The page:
Global_Environmental_Research_Vol.27No.1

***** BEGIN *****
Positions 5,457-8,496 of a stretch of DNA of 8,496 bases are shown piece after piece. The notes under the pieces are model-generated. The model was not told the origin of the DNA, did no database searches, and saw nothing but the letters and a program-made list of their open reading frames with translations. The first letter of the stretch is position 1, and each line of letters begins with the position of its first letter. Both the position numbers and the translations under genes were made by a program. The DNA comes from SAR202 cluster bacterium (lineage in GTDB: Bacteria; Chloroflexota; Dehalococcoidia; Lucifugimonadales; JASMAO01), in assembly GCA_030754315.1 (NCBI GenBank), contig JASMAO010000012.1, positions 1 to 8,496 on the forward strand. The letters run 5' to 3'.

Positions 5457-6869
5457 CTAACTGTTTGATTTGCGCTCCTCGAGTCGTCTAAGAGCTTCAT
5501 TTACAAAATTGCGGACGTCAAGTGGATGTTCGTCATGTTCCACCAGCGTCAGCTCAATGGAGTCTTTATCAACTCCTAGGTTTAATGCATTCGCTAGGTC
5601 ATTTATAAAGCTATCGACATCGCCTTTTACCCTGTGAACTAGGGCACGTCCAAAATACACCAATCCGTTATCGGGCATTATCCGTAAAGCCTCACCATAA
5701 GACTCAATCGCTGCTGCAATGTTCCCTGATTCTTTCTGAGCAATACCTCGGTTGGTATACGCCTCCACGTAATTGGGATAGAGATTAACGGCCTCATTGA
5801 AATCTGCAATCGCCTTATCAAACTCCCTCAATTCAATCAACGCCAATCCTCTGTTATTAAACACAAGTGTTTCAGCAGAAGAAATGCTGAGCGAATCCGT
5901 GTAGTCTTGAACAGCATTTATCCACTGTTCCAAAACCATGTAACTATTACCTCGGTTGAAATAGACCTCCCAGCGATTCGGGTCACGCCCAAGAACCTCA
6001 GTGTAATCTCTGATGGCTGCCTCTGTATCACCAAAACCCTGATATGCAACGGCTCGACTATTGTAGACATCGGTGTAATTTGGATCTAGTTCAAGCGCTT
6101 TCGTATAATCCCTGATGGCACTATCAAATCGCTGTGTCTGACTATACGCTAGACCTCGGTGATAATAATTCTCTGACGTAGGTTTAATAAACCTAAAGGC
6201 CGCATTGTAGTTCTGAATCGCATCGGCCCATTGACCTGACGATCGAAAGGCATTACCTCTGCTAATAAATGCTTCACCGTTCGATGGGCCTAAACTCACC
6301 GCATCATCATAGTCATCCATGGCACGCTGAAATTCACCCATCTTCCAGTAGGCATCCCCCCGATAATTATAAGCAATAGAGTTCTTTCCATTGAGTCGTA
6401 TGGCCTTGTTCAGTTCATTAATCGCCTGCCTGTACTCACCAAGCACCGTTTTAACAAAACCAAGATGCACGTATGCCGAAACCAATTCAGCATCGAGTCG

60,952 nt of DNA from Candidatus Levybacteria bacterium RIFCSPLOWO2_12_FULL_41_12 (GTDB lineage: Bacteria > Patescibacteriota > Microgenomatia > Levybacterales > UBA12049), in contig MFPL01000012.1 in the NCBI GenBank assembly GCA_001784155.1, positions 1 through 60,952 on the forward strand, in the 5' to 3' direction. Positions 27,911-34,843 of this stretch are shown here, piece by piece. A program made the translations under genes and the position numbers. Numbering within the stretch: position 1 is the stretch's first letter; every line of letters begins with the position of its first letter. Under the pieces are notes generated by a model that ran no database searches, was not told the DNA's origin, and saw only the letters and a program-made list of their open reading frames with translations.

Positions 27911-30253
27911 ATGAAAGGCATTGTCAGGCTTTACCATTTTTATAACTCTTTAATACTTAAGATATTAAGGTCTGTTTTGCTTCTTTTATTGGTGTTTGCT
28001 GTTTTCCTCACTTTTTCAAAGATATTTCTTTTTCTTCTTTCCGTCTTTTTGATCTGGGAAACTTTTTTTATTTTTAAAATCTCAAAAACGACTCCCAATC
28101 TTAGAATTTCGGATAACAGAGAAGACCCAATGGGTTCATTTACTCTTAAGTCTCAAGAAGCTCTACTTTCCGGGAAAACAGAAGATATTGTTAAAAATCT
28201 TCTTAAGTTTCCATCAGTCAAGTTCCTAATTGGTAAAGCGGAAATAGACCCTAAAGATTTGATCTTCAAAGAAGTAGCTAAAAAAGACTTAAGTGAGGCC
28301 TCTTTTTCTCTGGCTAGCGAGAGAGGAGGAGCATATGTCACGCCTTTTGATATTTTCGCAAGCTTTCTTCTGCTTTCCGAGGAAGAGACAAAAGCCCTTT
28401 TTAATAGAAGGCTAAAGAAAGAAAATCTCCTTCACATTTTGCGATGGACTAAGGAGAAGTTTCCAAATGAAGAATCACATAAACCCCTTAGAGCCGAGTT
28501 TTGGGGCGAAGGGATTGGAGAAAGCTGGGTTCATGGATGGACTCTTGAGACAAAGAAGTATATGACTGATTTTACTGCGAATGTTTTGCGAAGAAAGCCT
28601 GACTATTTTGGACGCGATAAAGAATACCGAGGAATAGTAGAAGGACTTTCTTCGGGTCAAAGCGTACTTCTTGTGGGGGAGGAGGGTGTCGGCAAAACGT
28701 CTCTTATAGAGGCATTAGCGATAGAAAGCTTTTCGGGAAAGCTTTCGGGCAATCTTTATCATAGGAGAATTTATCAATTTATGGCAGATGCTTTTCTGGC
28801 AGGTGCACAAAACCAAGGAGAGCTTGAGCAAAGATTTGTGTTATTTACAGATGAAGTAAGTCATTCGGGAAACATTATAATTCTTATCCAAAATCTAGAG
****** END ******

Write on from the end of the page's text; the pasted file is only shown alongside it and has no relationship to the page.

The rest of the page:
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2. Contextual Background of the Problem 2.1 Green Revolution and Establishment of a Wheat- causes of this problem through questionnaires, interviews with local farmers and a literature review. It is well known that the over-intensive wheat/rice double cropping system in the Punjab region, situated in a semi-arid zone where rice food, has caused various environmental problems such as groundwater depletion (Tiwari et al., 2009) and soil degradation (e.g., Grace et al., 2003; Samra et al., 2003). The Green Revolution in the Punjab can be considered a success, in part, because it transformed the food-poor Indian economy into a self- sufficient one. However, that success was achieved at great environmental and social cost (Ramakrishnan, 2008). In recent years, there has been noticeable criticism of the success of to groundwater depletion and soil degradation (e.g., Glaeser, 1987). However, the burden on the environment now extends not only to natural resources such as water and soil, but also to the clean air that is essential to our lives. This issue is an example of how the changing agricultural system can threaten clean air, which is an essential aspect of public health and human well-being. Rice Double Cropping System The word Punjab is derived from the Persian word panj ab, meaning “five waters.” Originally, the Punjab region referred to the basin of the Indus River and its four tributaries. Under its current administrative divisions, it corresponds to the state of Punjab in Pakistan and the states of Punjab, Haryana and Himachal Pradesh on the Indian side. The Punjab region is situated in a semi-arid zone, and parts of the region receive little precipitation, with an annual rainfall of less than 500 mm. Although some areas in the central part of the Punjab have long been suitable for agriculture, until the 19th century, the rest of the region was semi-arid and arid land unsuitable for farming (D.M. Singh, 2018). Traditional agriculture originally consisted of mixed farming, is, a is not the staple the Green Revolution with regard Under this project, several mitigation options for reducing stubble burning are being tested in the field as possible solutions to this problem. At the end of this project, its findings will be disseminated to government agencies, communities and local residents to provide recommendations for new policies and changes in behavior. This paper introduces the Aakash Project initiative and describes the air pollution problem caused by rice-stubble burning, focusing on the case of Punjab, India. First, the circumstances of the problem are described, and the root causes of the need for stubble burning are discussed in Section 2. Then, the linkage between stubble burning in Punjab and air pollution in Delhi is described in Section 3, and possible solutions to this problem are examined in Section 4. Finally, the future prospects are described in Section 5. Tackling Air Pollution from Agricultural Residue Burning that combination of cultivating wheat and raising livestock (cattle and buffalo). The British, after colonizing the Punjab, expanded the irrigation network of canals and turned parts of the region into a vast agricultural area, primarily in the regions of the Indus River and its tributaries. Sugimoto and Usami (2014) analyzed the historical conditions that made possible the “successful Green Revolution” in the Indian Punjab region: After the 1947 secession, the Punjab region under British rule was divided into the western (Pakistan) and eastern (India) partitions. Many Sikhs and Hindus who had been engaged in agriculture in the western canal colonies migrated to India, bringing with them knowledge of the latest agricultural technology of the time. Furthermore, since the irrigated farmland in the western Punjab was incorporated into Pakistan, Indian government aggressively developed canal irrigation. Most of the irrigation projects promoted by Indian government were either improvements to facilities completed during British rule or realizations of projects that had already been planned, but the Indus River basin was also rich in groundwater from the glaciers of the Himalayas. Since the 1950s, these powerful canal irrigation projects and the widespread use of tube wells have greatly increased the region’s irrigation capacity. As a result, the irrigated area in the Punjab region has increased significantly, leading to increased agricultural production. Starting in the 1960s, with the commencement of the so-called “Green Revolution,” agriculture took on a central role in supporting food production for the populous nation of India. In the late 1960s, new agricultural technologies were introduced, with high- yielding varieties (HYVs) of wheat after the mid-1960s and rice in the early 1970s, accompanied by expansions of irrigation infrastructure and the massive application of fertilizers and chemicals. As a result, rice and wheat productivity in the Punjab increased dramatically (Vatta and Budhiraja, 2021). Details of the changes in land use in the Punjab between 1960 and 2016 are shown in Table 8.1 of Vatta and Budhiraja (2021). In 2016, most of the cultivated land was irrigated and the rate of HYV adoption reached 100%. Fertilizer inputs were 38 times higher in 2014–2015 than in 1965–1966. From the early 1960s 250,000 ha to 2 million ha. During the same period, the wheat hectarage increased from 1.5 million ha to 3.2 million ha. By 2000, more than 80% of the total cultivated land was under rice and wheat. On the other hand, the area under traditional crops–– such as maize, beans, oilseeds, sugarcane and cotton–– has shrunk, and thus the crop diversification index has declined rapidly (Singh et al., 2011; Vatta and Budhiraja, 2021). The introduction of mechanical agricultural technology, such as tractors and combine harvesters, mitigated the demand for labor during the busiest season between harvesting and sowing the next crop, which was another factor that to 1990, the the the rice hectarage increased from 5